"Samantha needed special care and I did not think it to be fair as a husband and father to be away from home on military assignments when my daughter needed special care and the burden was on my wife and other family members," John Bel acknowledged.
"Samantha is doing quite well now," John Bel emphasized. "She is on the Dean's List at Southeastern Louisiana University in Hammond and will be entering her senior year next fall. We are extremely proud of her. Having a child with special needs was a real challenge from the standpoint of health care," John Bel admitted. "In a situation like we had with Samantha, getting health insurance for a pre-existing condition was next to impossible. All the things that we went through during those early years with Samantha really opened my mind about the gift of life," John Bel noted. "Many times people are in similar situations as ours, through no fault of their own, and without much hope. We must be compassionate about all our children in the state, their well-being from the health standpoint and the education they receive," John Bel, an LSU Law School graduate stated.
John Bel and Donna have two other children, Sarah Ellen and John Miller. John Bel is one of eight children of Frank and Dora Edwards. Dora Edwards worked as a Registered Nurse at Lallie Kamp hospital near Amite for many years before retiring while Frank was "Sheriffing" Tangipahoa parish. Other siblings of John Bel include a school principal, an RN, a boilermaker and a plumber.
When the Journal asked State Representative John Bel Edwards about his thoughts on education in Louisiana, he had this to say: "I don't think anyone is really happy about where our education system is today. However, I do know that I owe a huge debt of gratitude to my teachers during my school years. We should never belittle our teachers because most teachers in Louisiana are hardworking professional people," John Bel pointed out. "Sure, we have a lot of room for improvement but we can't improve our education system if our elected officials dismantle it by under-funding it."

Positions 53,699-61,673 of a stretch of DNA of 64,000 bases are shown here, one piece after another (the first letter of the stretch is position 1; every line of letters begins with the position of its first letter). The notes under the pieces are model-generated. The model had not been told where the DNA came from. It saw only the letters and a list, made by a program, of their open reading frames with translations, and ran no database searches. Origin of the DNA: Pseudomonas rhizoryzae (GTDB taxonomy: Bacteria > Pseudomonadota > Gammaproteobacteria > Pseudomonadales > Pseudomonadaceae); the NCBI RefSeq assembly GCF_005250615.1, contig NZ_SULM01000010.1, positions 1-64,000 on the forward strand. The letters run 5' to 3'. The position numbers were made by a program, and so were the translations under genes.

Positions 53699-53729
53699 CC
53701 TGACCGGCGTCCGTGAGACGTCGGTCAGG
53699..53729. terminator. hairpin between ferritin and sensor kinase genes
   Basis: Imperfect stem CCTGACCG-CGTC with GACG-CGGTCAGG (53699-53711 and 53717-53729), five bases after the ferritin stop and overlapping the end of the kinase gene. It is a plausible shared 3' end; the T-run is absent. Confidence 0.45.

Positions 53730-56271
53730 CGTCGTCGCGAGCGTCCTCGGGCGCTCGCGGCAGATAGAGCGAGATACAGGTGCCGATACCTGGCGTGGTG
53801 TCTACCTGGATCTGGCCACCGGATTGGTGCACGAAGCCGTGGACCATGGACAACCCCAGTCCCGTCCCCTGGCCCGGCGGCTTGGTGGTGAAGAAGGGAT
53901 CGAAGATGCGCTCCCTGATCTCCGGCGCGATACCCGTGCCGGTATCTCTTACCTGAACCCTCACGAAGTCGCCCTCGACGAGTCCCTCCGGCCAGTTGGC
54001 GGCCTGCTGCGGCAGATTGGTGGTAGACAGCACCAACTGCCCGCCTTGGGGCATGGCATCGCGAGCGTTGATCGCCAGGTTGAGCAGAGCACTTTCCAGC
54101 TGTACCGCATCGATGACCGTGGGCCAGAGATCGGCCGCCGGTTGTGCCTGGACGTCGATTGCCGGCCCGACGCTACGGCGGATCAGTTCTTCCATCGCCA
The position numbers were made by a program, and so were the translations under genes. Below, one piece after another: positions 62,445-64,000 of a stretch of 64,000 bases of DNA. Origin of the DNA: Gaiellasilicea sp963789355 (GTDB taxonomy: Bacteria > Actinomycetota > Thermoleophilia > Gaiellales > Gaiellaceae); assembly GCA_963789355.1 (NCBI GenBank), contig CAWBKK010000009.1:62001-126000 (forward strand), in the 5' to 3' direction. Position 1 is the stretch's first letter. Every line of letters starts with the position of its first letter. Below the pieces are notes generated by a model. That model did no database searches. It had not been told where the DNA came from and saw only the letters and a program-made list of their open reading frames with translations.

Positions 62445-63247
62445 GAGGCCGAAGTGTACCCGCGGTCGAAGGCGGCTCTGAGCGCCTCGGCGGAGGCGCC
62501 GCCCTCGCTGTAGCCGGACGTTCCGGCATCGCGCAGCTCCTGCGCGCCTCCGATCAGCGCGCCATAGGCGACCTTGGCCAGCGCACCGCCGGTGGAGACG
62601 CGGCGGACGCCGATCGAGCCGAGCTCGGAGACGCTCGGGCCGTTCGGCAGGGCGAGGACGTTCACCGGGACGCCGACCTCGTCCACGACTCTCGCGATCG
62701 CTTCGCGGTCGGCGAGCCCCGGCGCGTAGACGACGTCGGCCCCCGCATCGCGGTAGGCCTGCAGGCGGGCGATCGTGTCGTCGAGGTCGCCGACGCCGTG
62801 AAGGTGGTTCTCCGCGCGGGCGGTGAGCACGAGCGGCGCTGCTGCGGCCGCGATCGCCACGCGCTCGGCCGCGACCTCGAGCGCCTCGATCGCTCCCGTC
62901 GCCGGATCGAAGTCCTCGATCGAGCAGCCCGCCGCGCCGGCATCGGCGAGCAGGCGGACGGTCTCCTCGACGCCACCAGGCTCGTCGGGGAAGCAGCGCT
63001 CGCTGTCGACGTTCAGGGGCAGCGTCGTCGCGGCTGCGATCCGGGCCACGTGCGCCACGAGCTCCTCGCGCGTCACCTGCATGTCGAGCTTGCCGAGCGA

"We must put the rule of law first, not some ideology," John Bel elaborated. "We must be fair and balanced in what we do as elected officials and consider all the circumstances with good old common sense."
"I'm particularly displeased with the course of action that our top officials are taking for economic development," John Bel explained. "So many times we have seen incentives and credits given to companies to come to Louisiana who are in direct competition with existing Louisiana companies. Sometimes this has caused existing companies to go out of business."
"The tourist industry has great potential all over Louisiana, not just New Orleans," John Bel pointed out. "The WWII Museum has been a huge success in drawing people to New Orleans along with its other attractions. We need to spread our resources around to the state to increase our tourist traffic outside of New Orleans," John Bel stated. "Even though most tourist businesses are small businesses, that is what creates the bulk of our jobs in the state."
When the Journal asked John Bel about his announced plans to run for Governor of Louisiana he had this to say: "It is going to be tough and a long run, but I'm very familiar with tough. I can't in good conscience just sit back and watch the 'train wreck' we are on to occur without doing all I can to prevent it. And if it takes a long hard fight to become Governor and set our state back on course, that is what I'm willing to undertake."
It is just a thought, but will John Bel use his 82nd Airborne Ranger training in his stump speaking to draw a crowd in the 2015 Governor's race? In other words, will John Bel decide to parachute into some of his campaign rallies? If so, even wiley ole Uncle Earl and bombastic Huey P. would take their hats off to John Bel for finding such a spectacular way to draw a crowd.